There are certainly some talking points around concerning the shambles that is the RL these days and Diary reader Mike from over in Cheshire wrote to me last Monday and said, “Another example of the RFL’s inconsistency, is allowing Huddersfield to cancel their game yesterday. Hull and Rovers got no such special treatment in the past, even kicking off at the same time at a Magic Weekend when City were playing at Wembley in the FA Cup Final. Why must all the other clubs, apart from the Giants and the Saints have to play 2 games in 3 days? This is not a level playing field. No clubs should be playing two ‘Easter periods’ anyway”. As if to echo Mikes thoughts our owner chimed into the debate in his programme notes when he said, “”How can two clubs be rewarded for being knocked out of the Challenge Cup with a rest and those who have gone through be forced to play three games in eight days? All clubs were effectively coerced into supporting the second double header weekend due to the failed England camp and seemingly two have now managed to benefit from it, which is a disgrace.
None of the clubs were informed of this fixture schedule change either until it went to press, when perhaps the RFL would have been better advised to circulate an internal note highlighting their reasons for supporting the change”.
Someone else who certainly concurred with Mike and Adam’s sentiments was Warrington Coach Tony Smith. The Giants were one of three teams below them in the table, but they leapt above Smiths men yesterday as a rested Giants blew away the Wire. Similarly, St Helens went into their game against leaders Castleford refreshed by a 10-day turnaround and Tigers coach Daryl Powell also voiced his criticism of the fixture switch. Smith commented, “I don’t blame Daryl Powell, I’m furious for different reasons. For them it’s the League Leaders’ Shield that’s at stake. However, Huddersfield are breathing down our neck at the other end of the league and to give them a huge advantage is ridiculous. It almost penalises you for being successful in the Challenge Cup. We’ve copped a battering from two top teams, while the Huddersfield lads are putting their feet up in some Jacuzzi.”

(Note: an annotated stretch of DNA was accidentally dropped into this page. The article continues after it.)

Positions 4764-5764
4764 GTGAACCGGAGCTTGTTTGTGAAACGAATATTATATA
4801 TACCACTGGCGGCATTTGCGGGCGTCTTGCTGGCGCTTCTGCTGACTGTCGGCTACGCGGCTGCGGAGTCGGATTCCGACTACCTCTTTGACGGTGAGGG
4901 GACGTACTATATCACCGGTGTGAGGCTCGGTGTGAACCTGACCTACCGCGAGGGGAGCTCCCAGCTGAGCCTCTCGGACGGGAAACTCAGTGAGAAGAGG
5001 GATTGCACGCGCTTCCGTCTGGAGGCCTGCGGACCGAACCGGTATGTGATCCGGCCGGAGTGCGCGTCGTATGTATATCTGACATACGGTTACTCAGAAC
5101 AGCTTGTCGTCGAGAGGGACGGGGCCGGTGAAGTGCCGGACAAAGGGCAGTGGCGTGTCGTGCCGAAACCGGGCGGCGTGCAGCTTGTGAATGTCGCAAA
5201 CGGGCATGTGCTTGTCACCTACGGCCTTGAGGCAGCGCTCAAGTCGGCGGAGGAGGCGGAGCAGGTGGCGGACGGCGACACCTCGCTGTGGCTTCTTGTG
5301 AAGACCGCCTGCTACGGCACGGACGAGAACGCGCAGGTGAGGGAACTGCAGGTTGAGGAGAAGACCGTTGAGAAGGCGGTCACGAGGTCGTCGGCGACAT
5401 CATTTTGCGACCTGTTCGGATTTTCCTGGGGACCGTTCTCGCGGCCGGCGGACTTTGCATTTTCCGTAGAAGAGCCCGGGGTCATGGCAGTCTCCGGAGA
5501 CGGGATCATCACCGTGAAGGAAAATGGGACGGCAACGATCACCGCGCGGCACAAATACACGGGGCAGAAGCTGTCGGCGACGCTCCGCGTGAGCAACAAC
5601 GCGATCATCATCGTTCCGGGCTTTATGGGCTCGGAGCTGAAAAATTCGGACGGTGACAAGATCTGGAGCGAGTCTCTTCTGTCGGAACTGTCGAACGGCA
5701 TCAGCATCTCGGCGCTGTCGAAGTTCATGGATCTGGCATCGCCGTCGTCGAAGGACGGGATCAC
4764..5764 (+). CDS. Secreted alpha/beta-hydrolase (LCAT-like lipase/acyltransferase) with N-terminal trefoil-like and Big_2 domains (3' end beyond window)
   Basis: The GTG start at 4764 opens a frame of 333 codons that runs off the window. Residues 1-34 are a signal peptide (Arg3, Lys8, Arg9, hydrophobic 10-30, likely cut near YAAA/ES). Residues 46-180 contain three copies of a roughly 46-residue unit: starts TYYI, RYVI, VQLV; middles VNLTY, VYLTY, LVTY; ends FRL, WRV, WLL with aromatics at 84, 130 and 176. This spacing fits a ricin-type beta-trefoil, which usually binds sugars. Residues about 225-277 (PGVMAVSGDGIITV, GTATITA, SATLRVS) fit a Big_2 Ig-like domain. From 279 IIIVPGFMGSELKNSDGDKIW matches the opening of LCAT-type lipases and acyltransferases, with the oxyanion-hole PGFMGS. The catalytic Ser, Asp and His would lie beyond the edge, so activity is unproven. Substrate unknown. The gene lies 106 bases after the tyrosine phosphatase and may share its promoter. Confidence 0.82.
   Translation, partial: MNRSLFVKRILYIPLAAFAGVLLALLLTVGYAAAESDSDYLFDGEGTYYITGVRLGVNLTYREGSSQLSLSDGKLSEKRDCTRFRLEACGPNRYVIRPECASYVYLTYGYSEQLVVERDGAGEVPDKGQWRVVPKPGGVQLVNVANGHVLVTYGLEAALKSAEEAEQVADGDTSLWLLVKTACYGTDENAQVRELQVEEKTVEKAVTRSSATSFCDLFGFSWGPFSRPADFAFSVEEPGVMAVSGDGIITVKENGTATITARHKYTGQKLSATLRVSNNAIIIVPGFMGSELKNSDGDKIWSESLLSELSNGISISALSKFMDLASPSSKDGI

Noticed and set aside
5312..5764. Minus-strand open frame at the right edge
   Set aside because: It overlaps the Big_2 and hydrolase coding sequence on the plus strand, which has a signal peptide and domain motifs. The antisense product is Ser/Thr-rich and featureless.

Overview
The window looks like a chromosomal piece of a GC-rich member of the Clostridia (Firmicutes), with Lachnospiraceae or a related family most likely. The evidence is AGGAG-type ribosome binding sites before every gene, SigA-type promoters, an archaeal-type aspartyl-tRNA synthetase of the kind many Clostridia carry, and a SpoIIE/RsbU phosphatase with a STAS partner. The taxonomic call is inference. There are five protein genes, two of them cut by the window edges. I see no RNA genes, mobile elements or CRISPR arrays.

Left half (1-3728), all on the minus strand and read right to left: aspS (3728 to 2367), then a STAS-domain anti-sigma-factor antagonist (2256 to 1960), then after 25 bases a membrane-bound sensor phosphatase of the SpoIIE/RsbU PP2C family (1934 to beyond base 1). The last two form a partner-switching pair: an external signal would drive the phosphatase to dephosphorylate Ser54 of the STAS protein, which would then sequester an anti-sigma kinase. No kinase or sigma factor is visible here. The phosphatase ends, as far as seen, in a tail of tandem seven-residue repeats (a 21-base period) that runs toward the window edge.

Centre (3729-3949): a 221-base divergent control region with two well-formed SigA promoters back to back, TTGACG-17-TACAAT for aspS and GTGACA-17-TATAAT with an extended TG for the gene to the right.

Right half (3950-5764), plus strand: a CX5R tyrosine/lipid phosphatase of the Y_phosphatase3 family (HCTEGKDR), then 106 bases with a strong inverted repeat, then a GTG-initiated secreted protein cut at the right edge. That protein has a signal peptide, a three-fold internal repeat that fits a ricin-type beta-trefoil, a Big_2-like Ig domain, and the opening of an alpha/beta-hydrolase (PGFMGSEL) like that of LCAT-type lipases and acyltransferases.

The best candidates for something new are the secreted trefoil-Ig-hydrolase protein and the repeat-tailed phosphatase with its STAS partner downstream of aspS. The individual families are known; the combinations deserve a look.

What’s galling a lot of clubs is the fact that they all agreed to play a second double-header, following on from the traditional Easter schedule, to allow England coach Wayne Bennett to take his players away for a pre-season training camp. That ludicrous idea was scrapped following opposition from the Super League coaches, but the cancellation came too late to alter the fixture list and the dye was cast, only for the RL to exempt two teams from one of those hectic periods! As Tony Smith concluded, “It’s just crazy and unfair. But, that’s our competition, that’s our administration, it’s just where we’re at, at the moment. We’ve got to get on with it”. That may be true Tony but I and hundreds of other RL fans agree with you and think that it’s double standards and bloody ridiculous!
I was the other day in the company of five other fans and between us we had over 230 years of supporting Hull FC under our rather voluminous belts. After we had talked about how much it had cost us in time, money and heartache and as the ‘Doom Bar’ ale took its effect, we had a good old discussion about what actually makes us a fan and what separates us incurable fanatics, from the casual observers, who can, perhaps very luckily, take it or leave it. One guy said that you had to go to games to be a real fan, but the rest of us thought that was perhaps a bit of an outmoded perception.
Harry had said that it’s all about religiously being at games every time your team plays and having an encyclopedic knowledge of your club, but I said, for me, it really isn’t all about being there every time your beloved club plays, although invariably I am. Years ago if you didn’t go to every game and every club event you were a ‘Part time supporter’ but for me personally, you don’t have to see every game first hand, you can be in close proximity all the time or thousands of miles away, it matters little, because after around 57 years of being obsessed with Hull FC, I’m convinced being a FAN is just that, a mental obsession.